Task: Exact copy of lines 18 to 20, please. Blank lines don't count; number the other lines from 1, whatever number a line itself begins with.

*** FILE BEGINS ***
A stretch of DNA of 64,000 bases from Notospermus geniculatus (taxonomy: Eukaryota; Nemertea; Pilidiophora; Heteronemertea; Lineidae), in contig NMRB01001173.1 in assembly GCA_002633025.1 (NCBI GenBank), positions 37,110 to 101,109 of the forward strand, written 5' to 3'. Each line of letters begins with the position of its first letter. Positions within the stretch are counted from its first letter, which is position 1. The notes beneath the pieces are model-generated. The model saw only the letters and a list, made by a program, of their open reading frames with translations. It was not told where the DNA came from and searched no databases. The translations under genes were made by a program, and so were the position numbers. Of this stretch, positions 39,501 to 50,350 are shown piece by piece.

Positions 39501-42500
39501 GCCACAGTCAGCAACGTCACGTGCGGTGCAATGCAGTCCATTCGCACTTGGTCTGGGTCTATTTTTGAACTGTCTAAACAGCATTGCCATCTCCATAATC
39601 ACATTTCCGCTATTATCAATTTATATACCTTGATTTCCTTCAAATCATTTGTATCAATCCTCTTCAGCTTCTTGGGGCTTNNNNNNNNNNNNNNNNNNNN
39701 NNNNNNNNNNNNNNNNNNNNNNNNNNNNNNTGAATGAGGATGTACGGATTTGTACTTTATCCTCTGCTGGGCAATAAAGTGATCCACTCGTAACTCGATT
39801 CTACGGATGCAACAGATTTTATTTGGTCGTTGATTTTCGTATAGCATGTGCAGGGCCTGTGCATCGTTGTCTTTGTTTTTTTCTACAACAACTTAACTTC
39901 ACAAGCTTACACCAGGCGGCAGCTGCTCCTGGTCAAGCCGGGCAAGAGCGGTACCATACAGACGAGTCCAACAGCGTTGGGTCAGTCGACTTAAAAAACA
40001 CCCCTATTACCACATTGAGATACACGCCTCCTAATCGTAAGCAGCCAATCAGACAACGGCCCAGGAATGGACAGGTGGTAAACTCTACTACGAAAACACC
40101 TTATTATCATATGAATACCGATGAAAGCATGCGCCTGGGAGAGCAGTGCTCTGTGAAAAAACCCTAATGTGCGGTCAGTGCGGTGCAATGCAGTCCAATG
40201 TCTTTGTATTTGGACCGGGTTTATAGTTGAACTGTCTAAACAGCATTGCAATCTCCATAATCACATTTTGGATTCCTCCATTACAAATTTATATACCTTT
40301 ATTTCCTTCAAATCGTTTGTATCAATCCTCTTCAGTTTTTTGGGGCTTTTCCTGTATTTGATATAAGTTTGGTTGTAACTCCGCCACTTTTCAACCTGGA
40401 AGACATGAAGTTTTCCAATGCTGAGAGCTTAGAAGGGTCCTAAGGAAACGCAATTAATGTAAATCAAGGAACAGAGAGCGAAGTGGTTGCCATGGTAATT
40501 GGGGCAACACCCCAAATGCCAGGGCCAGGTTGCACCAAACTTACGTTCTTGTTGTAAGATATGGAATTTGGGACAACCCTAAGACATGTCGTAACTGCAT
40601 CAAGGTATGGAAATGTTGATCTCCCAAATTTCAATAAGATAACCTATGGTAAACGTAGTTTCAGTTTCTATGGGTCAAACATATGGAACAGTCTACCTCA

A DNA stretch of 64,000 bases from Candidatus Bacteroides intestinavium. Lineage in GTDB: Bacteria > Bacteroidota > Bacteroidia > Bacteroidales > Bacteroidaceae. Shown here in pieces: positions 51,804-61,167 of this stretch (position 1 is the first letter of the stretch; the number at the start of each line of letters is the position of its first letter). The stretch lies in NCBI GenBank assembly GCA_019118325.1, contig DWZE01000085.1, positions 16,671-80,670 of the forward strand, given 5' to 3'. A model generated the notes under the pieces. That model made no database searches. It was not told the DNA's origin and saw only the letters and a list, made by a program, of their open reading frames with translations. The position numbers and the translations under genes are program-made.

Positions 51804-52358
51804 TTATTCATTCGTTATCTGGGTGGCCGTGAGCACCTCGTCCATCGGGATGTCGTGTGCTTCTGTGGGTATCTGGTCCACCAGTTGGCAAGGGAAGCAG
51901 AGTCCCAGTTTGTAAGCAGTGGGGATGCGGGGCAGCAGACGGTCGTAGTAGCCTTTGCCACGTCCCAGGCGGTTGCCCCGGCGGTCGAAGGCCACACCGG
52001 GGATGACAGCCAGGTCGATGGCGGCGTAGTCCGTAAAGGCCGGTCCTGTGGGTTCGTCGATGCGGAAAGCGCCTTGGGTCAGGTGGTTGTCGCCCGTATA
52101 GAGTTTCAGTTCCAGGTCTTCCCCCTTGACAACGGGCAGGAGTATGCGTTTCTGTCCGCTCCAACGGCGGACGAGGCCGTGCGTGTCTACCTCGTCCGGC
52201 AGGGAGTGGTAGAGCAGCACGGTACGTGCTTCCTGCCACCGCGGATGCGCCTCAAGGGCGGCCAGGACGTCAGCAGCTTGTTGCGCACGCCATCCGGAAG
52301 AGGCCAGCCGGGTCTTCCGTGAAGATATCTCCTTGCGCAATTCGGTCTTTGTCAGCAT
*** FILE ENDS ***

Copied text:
51901 AGTCCCAGTTTGTAAGCAGTGGGGATGCGGGGCAGCAGACGGTCGTAGTAGCCTTTGCCACGTCCCAGGCGGTTGCCCCGGCGGTCGAAGGCCACACCGG
52001 GGATGACAGCCAGGTCGATGGCGGCGTAGTCCGTAAAGGCCGGTCCTGTGGGTTCGTCGATGCGGAAAGCGCCTTGGGTCAGGTGGTTGTCGCCCGTATA
52101 GAGTTTCAGTTCCAGGTCTTCCCCCTTGACAACGGGCAGGAGTATGCGTTTCTGTCCGCTCCAACGGCGGACGAGGCCGTGCGTGTCTACCTCGTCCGGC